A dipleidoscope is an instrument used to determine true noon; its name comes from the Greek for double image viewer. It consists of a small telescope and a prism that creates a double image of the sun. When the two images overlap, it is local true noon. The instrument is capable of determining true noon to within ten seconds.
Edward John Dent, a chronometer and clockmaker in London, was working in the 1830s on a simple contrivance that would allow the public to set clocks correctly based on the transit of the sun (more complex and expensive transit telescopes had been developed by Ole Rømer in 1690). By 1840 he felt he had come to a suitable design using shadows, however when he communicated his ideas to Mr J.M. Bloxam (a barrister), he found he had also been working on his own design using reflections, which Dent felt was superior. The two formed a partnership and worked together on the device, and after a further 2 years work they finalised the design and patented it (GB Patent 9793 of 1843), with Mr Dent manufacturing and selling it as Dent's Dipleidoscope. The instrument could use the moon as well as the sun and when correctly calibrated and aligned the accuracy was said to be less than a second. Dent exhibited the device at the Great Exhibition of 1851. After Edward Dent died in 1853, his son Frederick William Dent took over manufacture.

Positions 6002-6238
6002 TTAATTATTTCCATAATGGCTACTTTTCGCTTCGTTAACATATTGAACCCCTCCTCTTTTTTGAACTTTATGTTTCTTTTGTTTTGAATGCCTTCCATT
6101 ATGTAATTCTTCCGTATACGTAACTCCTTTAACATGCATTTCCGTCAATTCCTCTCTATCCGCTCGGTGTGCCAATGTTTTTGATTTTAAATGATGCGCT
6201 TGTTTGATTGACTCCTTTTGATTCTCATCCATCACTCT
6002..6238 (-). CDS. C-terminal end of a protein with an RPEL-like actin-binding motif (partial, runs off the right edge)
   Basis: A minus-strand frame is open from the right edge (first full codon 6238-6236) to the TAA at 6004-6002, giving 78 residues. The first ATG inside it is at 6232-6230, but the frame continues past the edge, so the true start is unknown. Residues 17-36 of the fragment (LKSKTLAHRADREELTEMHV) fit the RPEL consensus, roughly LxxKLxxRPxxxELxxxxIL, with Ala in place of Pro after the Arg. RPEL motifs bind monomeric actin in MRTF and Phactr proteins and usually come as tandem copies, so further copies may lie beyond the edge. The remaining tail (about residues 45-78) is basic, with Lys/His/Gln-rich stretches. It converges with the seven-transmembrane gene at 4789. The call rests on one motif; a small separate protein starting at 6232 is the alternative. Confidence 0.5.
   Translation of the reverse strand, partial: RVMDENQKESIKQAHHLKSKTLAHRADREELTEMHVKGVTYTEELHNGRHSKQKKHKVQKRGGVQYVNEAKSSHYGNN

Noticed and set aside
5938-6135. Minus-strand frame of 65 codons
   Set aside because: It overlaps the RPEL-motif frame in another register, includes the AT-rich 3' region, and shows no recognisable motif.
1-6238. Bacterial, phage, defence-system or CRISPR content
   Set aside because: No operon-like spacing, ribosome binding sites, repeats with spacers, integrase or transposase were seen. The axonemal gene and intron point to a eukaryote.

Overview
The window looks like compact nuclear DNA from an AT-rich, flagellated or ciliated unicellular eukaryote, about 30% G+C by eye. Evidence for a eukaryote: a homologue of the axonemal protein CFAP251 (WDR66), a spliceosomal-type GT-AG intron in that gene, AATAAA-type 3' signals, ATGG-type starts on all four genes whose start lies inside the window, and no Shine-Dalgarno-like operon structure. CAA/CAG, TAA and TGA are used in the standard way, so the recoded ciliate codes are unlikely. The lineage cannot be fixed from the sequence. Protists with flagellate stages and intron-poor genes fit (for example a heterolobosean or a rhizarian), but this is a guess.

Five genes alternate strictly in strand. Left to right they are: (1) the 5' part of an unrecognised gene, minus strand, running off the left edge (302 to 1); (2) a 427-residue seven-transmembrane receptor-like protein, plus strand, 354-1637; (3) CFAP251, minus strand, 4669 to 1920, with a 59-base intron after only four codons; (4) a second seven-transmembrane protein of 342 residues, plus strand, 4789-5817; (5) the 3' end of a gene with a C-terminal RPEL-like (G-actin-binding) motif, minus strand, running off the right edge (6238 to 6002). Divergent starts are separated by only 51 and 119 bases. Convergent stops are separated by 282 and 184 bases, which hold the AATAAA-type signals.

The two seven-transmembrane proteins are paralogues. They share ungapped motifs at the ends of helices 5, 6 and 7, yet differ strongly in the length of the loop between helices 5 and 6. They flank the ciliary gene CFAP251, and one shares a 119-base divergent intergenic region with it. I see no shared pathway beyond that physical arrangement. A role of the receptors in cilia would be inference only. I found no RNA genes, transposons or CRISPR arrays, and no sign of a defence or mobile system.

The significance of this device relates in part to the development of the railways, when an absolute knowledge of the time became more important, whereas previously it was often sufficient that an entire rural community would use the parish clock, and this would periodically be set by 'the announcement of the guard of the mail coach' or similar. The instrument came with a detailed instruction booklet, which had a substantial section on correcting local time to Greenwich Mean time (as used by the railways).
- 'Dent's Dipleidoscope, or transit instrument for the correction of time-keepers', The Practical Mechanic and Engineer's Magazine, Jan 1845, pp100-101
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